good kid, m.A.A.d. City is amazing, no doubt. And especially as someone who is not a fan of Section.80 or any of Kendrick’s other earlier work, it really says a lot that I loved the album. Now, his voice is still kinda annoying to me, and I still think he’s being way overhyped, but I have no problem recognizing good music when I hear it, and this is straight up good music, start to finish. The album flows brilliantly, all the skits fit and even the length of some of the songs didn’t bore me or have me pressing next. Basically the record is solid. And if it wasn’t for the many other albums that I’d rather listen to I would probably be bumping this regularly, but the fact is even though I actually really liked this effort from the young Compton rapper, his music is just not for me. It is good that I can finally understand why people love this kid’s music so much, but you won’t catch me at any traffic light with this album blaring from my speakers.
Point is, the record is great, but all over Twitter and the forums (both of which I’ll be the first to admit are full of people looking for attention, but also plenty of honest opinions), people are calling this shit a classic. One of the definitions of the word “classic” is that it has “lasting interest or significance”. How in the fuck does that apply to an album that’s a week old? The fact is, in a year this shit could be forgotten. Now I’m not saying it will be cause it probably won’t, but we’ve all had that album that we played nonstop for a month thinking it was the best shit ever, only to return to it a couple years later and find ourselves skipping like half the songs we once thought were so amazing (good example is basically every Nas album since It Was Written). At the time, I thought Hip Hop Is Dead was damn near flawless, but I only bump like 4 tracks from it now, same with Untitled. I ain’t trying to shit on Nas here, he’s just an easy example. At the same time, I thought Teflon Don was great when I first heard it, but still thought Deeper Than Rap was better. Two years later and I consider Teflon Don to not only be a classic but to be the best Rick Ross album (cue people telling me my whole article is irrelevant now because I’m a Rick Ross fan).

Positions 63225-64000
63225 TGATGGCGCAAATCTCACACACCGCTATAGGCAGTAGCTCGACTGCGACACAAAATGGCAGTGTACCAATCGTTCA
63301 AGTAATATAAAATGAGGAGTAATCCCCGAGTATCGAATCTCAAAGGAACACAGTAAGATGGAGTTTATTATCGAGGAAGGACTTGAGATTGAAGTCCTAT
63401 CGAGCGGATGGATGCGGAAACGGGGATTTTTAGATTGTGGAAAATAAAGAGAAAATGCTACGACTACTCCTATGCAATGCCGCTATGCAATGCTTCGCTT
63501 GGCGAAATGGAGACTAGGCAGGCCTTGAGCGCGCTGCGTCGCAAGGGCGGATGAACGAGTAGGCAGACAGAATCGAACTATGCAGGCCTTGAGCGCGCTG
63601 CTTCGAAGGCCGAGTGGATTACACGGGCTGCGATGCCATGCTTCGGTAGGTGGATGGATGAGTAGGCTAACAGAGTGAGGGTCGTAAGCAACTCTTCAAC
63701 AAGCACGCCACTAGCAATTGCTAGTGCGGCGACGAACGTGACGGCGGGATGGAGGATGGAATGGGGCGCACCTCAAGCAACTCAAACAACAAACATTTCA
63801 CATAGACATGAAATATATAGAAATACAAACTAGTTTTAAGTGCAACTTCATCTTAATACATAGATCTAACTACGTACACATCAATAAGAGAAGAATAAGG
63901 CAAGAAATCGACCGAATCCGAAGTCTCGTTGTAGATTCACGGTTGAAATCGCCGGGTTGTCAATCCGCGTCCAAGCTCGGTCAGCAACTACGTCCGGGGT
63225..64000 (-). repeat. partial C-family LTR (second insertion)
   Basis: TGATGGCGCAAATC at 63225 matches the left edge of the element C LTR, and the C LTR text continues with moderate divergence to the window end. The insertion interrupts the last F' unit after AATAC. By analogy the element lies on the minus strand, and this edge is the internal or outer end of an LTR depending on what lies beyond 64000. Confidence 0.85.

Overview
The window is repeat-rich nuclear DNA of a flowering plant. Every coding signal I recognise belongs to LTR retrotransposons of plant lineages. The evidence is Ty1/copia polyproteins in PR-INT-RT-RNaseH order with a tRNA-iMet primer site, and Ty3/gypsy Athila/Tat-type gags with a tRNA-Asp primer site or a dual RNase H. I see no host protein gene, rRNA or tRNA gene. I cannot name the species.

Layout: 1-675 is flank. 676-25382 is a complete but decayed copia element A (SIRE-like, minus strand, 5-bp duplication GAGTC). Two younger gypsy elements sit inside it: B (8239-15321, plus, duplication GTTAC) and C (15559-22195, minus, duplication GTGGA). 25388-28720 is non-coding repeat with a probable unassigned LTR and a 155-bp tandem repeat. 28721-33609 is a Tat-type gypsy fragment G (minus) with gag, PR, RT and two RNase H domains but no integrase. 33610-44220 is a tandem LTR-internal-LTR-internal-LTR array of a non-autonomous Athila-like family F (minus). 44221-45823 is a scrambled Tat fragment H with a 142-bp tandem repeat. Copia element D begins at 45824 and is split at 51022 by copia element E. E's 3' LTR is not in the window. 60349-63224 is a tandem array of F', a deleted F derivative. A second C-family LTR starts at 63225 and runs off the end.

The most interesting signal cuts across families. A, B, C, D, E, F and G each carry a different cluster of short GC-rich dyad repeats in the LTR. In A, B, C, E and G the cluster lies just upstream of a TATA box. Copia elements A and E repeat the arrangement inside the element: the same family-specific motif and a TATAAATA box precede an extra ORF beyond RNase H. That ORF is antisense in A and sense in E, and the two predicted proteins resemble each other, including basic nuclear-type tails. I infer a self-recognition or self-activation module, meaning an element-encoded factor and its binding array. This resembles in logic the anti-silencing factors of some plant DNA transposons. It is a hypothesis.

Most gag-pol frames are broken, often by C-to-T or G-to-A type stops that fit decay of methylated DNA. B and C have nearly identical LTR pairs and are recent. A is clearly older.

What you love today you might only like tomorrow, and what is average today might be a classic 10 years from now. My point being, let that shit marinate before you call it a “classic”, because otherwise you’re just taking away the impact of the word and as a result you’re making truly classic albums less valuable in the overall discussion. Part of it may be the desperation to find the next “classic” in what many people think is a hip hop market that’s been lacking in great music over the past few years. But rather than labeling every halfway decent album a classic just to argue that there’s still good hip hop out there, how about actually taking the time to really reflect on an album and if it’s still got replay value in a year or so, then label it a classic. Otherwise you’re just overhyping a bunch of mediocre projects, giving those “real hip hop” fans even more of a reason to say hip hop is dead.